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‘Pot burials’ in ancient Egypt weren't just for the poor


While mummification and burial in coffins is the form of burial most closely associated with the upper class and nobility in ancient Egypt, new archaeological research has revealed that another common form of burial during these times was in ceramic funerary urns and pots.

‘Pot burials’ in ancient Egypt weren't just for the poor
A selection of child and infant pot burials from the Pre- to Early Dynastic cemetery of Adaïma, Egypt (reproduced with 
permission of Béatrix Midant-Reynes, Institut Français d'Archéologie Orientale) [Credit: Antiquity]
Debunking conventional understanding of the issue, newly published research suggests that the pottery was used in the burials of individuals from the wealthy classes, along with lower classes, as well as for old and young bodies alike.

Several archaeological studies had previously associated this form of ancient internment — also referred to as “pot burial” — with poverty, as the reuse of household vessels for the internment of bodies was perceived to indicate that little value was assigned to these containers or their contents.

However, a new study published in the Antiquity Magazine reveals that these burials were actually held in high esteem, even by wealthy people. And while “pot burial” had previously been associated with the burial of fetuses, infants and children, they may actually have been more the domain of adults.

Bioarchaeologist Ronika Power and Egyptologist Yann Tristant write that pot burial may have held a symbolic association, as these round burial containers resemble wombs or eggs. Thus, ancient Egyptians may have perceived that such funerary pots and urns facilitated the process of rebirth into the afterlife.

Excavated bodily remains have been found placed directly into these pots, while in other cases these funerary pots were cut or broken so as to allow the body to fit within it.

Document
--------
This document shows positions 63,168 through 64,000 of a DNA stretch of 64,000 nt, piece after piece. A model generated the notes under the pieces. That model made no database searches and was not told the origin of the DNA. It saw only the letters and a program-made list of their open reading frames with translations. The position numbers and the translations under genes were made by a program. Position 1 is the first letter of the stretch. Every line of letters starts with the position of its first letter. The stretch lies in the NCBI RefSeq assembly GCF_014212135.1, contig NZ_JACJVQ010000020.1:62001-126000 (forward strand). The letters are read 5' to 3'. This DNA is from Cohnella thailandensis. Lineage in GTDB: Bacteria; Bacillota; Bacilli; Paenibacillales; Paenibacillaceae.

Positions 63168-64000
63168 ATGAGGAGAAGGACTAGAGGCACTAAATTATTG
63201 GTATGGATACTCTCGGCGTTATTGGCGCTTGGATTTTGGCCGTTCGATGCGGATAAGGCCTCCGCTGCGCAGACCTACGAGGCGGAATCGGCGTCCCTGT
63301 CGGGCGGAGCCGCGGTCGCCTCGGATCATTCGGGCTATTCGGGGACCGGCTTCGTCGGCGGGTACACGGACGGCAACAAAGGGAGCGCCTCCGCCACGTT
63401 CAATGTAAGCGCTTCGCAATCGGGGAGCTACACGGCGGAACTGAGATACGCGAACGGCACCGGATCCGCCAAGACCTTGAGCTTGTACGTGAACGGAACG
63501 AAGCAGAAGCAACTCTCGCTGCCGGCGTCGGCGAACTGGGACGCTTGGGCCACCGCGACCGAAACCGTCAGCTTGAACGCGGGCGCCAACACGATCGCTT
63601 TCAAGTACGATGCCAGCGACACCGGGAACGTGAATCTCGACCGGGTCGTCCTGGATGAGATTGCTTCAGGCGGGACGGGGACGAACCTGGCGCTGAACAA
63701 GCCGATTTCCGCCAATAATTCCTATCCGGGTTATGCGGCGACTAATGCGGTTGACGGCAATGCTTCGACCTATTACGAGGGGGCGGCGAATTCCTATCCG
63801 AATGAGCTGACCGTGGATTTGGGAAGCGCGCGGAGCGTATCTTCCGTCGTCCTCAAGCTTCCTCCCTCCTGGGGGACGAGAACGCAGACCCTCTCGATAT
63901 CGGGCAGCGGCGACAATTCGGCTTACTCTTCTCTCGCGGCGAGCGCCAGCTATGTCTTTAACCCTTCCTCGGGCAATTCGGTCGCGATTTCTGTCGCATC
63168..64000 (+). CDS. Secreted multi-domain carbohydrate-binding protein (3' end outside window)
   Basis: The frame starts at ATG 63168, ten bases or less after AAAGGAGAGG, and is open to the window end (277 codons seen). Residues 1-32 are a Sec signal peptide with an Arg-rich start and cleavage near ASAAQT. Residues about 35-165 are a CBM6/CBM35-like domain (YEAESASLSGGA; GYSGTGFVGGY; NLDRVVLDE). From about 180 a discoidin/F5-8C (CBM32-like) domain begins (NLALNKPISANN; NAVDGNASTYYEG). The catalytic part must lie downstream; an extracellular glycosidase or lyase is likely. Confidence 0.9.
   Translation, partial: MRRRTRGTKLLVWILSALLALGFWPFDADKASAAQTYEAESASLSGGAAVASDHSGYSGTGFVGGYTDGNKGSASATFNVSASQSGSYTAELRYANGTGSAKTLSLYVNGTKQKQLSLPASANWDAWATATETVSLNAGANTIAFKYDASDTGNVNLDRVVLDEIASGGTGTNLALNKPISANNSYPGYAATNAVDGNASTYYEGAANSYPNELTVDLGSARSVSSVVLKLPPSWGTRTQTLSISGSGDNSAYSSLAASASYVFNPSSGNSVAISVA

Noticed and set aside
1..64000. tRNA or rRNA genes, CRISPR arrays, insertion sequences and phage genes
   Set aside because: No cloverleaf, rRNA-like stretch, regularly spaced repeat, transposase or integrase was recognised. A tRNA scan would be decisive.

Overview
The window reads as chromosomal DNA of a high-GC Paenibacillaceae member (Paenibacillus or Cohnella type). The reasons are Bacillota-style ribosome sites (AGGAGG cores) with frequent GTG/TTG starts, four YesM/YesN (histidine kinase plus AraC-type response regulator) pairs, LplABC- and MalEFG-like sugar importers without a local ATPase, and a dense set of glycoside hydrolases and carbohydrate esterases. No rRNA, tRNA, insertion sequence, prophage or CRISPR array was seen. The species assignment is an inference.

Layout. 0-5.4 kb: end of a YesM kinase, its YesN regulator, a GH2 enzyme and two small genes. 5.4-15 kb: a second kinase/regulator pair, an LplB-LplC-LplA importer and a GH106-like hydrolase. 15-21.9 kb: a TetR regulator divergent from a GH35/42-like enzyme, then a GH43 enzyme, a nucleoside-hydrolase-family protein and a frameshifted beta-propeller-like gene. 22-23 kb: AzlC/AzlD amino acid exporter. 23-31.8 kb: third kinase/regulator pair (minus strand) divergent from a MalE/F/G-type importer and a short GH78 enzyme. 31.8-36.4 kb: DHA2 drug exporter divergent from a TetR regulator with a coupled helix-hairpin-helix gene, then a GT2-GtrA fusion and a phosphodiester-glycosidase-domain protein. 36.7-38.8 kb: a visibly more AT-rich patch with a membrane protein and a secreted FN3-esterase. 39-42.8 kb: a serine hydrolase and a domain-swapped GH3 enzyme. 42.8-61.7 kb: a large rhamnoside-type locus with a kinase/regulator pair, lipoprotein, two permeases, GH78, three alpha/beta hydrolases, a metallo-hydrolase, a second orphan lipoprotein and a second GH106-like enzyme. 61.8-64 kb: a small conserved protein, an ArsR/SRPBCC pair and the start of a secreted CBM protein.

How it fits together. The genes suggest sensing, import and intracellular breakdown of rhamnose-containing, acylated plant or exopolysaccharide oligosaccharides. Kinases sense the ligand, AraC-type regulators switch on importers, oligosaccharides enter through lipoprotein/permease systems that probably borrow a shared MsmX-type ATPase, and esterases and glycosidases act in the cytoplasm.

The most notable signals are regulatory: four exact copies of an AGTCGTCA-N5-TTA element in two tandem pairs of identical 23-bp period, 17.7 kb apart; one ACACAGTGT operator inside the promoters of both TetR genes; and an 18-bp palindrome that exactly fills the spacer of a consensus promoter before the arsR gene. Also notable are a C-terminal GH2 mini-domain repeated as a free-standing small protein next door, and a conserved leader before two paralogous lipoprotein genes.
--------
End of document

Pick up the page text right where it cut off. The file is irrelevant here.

Examples of such pot burials were not only limited to ancient Egypt, but have also been evidenced in archaeological sites in southern Europe, the Middle East, South America, and Southeast Asia.

Power and Tristant consider pot burials at 46 separate sites, most of which are located found by the Nile River and dating from around 3,300 BC to 1,650 BC.

Citing previous archaeological studies, it is reported that the earliest examples of pot burials in Egypt took place around 3,500 BC.

In just over half of these sites remains of adults were found. As for children’s funerary rites, pot burials were less common than expected. From a total of 746 fetuses, infants and children that had been found buried in some variety of containers, 338 buried in wooden coffins (even though wood was scarce and costly in ancient Egypt), while another 329 were buried in pots and urns, and the remainder were buried in baskets or containers constructed from materials including reeds or limestone.

Regarding the issue of class, the excavated tomb of a wealthy governor has recently revealed that it included a pot burial of an infant who may have been his son or relative. This infant’s pot burial contained beads covered with a sheet of gold. Other pot burials associated with the upper classes have been found to include funerary goods such as gold, ivory, ostrich eggshell beads and textiles.

In their jointly-published article, Power and Tristant ask: “Why so many Egyptians chose to bury their deceased family or community members in pots, as it is clear that they had many options at their disposal, including wrapping in linen, animal skins or reed matting; or placement in receptacles constructed from basketry, mud, ceramics, wood or stone.”

The two authors indicate that over time these decisions may have been influenced by localized cultures, foreign influence, religious beliefs, specific funerary rites, among other possibilities.

Power and Tristant conclude: “Precisely what it was that motivated the choice of pots as funerary containers divides opinion.”

Source: Mada Masr [January 07, 2017]
TANN

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